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Health Risk at Home: Indoor Air Pollution

Indoor air pollution is much more detrimental to one's health than you may think. Take the initiative to lessen them in your home.

When we think of air pollution, more often than not, only outdoor air pollution comes to mind — the smog, ozone, and haze in the air. But did you know that indoor air pollution is just as lethal or even more dangerous to health as outdoor air pollution? The World Health Organization even considers indoor air pollution as “the world’s largest single environmental health risk.”

Work set up beside the window

With people spending more time indoors due to the pandemic, we are more exposed to indoor  pollutants. There may be no apparent reactions currently, but its effects on one’s health may appear later due to frequent exposure. The most known reactions to this are asthma and dust allergies.

There are various sources of household air pollutants. The most common ones are: indoor smoking, burning solid fuel sources for cooking and heating, use of artificial fragrances, and use of incense and other various forms of mosquito repellants.

Indoor air quality is also affected by other factors apart from its air pollutant sources, and these are ventilation conditions, temperature, and indoor activities.These air pollutants can increase over time especially when there is not enough air circulation within the house. High temperature and humidity levels can also increase the concentration of air pollutants at home.

We cannot dispel indoor air pollution entirely, but we can do something about it to lessen our exposure to hazardous substances in the air at home. Here are some ways to do just that.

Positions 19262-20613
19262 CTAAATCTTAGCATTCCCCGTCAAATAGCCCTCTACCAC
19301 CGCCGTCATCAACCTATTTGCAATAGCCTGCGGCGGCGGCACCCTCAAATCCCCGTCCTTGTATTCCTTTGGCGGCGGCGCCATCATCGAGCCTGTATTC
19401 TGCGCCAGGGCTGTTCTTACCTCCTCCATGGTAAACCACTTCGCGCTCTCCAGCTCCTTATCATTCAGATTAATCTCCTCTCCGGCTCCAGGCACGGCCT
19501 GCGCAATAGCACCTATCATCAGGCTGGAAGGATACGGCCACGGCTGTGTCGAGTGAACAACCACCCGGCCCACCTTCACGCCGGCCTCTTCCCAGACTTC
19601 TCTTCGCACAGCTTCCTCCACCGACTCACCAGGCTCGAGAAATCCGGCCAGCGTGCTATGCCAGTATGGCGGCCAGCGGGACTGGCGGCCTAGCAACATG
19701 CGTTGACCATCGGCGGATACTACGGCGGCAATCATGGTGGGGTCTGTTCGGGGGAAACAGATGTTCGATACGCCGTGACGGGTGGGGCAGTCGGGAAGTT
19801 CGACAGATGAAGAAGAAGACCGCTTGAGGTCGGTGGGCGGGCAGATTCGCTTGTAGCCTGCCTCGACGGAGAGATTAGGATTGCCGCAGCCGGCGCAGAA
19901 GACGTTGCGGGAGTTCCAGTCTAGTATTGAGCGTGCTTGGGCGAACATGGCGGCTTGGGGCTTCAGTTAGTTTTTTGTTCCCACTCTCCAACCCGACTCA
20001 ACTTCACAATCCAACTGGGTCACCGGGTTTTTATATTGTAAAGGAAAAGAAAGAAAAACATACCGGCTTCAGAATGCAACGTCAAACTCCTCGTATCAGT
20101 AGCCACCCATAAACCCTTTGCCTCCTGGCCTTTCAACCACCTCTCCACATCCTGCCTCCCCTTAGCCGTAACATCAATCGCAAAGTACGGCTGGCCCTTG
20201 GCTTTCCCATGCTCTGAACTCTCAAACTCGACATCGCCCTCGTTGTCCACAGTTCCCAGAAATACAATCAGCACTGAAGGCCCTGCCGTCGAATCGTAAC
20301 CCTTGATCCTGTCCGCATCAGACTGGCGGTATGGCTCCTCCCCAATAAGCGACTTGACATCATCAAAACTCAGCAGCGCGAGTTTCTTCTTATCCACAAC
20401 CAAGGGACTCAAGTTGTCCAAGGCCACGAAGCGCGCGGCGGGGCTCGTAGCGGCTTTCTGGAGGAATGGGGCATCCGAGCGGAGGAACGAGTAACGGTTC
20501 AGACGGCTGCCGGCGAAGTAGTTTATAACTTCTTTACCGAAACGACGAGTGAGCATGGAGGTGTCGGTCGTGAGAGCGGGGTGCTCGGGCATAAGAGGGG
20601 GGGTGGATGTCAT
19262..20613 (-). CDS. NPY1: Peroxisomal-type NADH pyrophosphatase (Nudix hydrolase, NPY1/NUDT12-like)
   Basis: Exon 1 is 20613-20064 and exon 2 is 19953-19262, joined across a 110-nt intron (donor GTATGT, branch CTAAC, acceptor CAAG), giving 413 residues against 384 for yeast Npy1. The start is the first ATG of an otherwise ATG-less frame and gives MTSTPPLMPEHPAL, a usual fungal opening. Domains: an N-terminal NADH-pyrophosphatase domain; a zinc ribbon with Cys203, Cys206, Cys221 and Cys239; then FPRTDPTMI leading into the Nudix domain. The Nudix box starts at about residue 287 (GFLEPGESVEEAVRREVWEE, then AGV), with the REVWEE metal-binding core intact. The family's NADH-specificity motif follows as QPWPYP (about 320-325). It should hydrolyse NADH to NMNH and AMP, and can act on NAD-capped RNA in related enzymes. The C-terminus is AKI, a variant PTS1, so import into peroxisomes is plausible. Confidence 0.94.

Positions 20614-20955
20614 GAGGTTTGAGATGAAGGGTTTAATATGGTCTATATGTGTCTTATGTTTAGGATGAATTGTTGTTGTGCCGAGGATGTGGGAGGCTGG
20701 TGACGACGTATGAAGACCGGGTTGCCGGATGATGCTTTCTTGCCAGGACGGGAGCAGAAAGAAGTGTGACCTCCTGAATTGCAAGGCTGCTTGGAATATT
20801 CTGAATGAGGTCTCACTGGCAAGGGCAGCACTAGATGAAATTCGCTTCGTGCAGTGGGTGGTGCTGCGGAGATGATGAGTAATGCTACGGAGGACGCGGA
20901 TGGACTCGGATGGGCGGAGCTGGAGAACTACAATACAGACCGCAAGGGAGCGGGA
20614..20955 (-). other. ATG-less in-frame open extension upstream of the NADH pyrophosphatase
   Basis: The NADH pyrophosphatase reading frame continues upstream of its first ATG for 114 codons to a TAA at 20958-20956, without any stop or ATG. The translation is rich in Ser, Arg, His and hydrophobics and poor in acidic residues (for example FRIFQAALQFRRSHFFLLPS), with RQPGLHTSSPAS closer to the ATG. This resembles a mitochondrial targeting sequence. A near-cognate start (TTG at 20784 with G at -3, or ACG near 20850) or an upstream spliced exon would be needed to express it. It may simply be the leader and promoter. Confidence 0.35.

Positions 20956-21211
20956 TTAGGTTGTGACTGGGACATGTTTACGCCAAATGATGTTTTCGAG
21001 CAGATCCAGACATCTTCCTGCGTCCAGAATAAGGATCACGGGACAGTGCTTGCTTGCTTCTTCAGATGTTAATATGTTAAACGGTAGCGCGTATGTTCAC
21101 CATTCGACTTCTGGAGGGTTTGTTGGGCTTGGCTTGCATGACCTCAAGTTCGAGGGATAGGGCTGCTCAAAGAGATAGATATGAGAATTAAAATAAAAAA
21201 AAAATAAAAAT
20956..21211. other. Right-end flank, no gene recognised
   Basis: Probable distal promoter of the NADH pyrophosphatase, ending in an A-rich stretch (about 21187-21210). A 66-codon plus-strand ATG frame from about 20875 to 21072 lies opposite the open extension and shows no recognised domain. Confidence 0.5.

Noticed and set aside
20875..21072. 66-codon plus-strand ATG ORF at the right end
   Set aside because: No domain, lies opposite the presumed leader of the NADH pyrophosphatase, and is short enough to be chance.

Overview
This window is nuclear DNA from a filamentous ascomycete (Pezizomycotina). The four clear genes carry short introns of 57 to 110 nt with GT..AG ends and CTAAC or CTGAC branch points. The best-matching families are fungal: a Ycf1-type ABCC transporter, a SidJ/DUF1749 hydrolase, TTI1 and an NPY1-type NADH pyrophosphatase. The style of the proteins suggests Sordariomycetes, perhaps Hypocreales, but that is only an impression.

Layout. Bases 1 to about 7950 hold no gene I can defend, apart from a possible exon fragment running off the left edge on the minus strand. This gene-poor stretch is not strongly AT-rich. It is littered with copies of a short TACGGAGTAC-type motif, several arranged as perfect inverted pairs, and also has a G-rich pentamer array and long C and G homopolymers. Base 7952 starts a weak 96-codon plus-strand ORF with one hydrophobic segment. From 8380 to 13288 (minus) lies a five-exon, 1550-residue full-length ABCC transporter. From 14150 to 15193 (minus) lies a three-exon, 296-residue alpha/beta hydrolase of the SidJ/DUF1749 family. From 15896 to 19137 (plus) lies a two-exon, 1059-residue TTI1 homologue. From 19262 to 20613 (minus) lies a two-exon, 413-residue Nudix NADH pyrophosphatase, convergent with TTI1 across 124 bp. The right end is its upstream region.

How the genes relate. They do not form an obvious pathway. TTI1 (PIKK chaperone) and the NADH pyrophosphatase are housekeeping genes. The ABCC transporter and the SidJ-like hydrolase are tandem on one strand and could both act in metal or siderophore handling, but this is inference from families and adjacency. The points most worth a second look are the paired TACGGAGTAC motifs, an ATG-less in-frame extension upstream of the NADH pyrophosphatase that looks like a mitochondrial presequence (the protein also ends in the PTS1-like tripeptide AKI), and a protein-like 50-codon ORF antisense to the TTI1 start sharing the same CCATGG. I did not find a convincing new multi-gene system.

1. Avoid smoking indoors. Better yet, just quit smoking altogether! Not only does it sabotage your health but also the health of the people you live with at home. Tobacco gas residuals and particles tend to cling to carpets and fabrics and that can be harsh on the indoor air quality, which leads us to the next point;
  2. Clean or wash your carpets, rugs, and curtains frequently. Apart from cigarette particles, dust also clings onto fabrics which can make indoor air quality poor.
  3. Dust surfaces and mop your house frequently. You can skip the soaps and cleaners for this part. You can just use plain water to capture the lingering dust on walls and floors.
  4. Be sure to clean your fans and air conditioner filters. You wouldn’t want them to accumulate dust and have them spew it out directly at you.
  5. When doing arts and crafts, make sure to be in a well-ventilated area. Craft supplies have chemicals that create fumes. Use them in a well-ventilated place so that the fumes don’t linger inside the home.
  6. Also make sure that your gas stove is well-ventilated. Range hoods can help greatly in collecting steam, smoke, fumes, and airborne particles to avoid them accumulating indoors.
  7. Use a dehumidifier. Dust mites and mold love high levels of humidity. These are biologic indoor air pollutants that create allergens. Using a dehumidifier can help reduce moisture indoors and control these allergens.
  8. Keep your trash bins covered to avoid attracting pests. Segregate your kitchen waste and have them disposed outside instead of indoors since it attracts insects the most.
  9. Minimize the use of air fresheners and furniture sprays. We tend to associate nice fragrances with cleanliness, but these artificial scents can do more harm than good. Synthetic fragrances from air fresheners emit dozens of various chemicals in the air which can be considered toxic. If you haven’t known, most fragrances are derived from petroleum and they can be pretty harmful when inhaled.
  10. Let the air circulate inside your home. Open your windows from time to time. This allows indoor air to get released and not get concentrated inside which contributes to high levels of indoor air pollutants.

Take these simple precautions and minimize indoor air pollution. This can improve health and indoor conditions in the long run. Your family and certainly your body will thank you for it.


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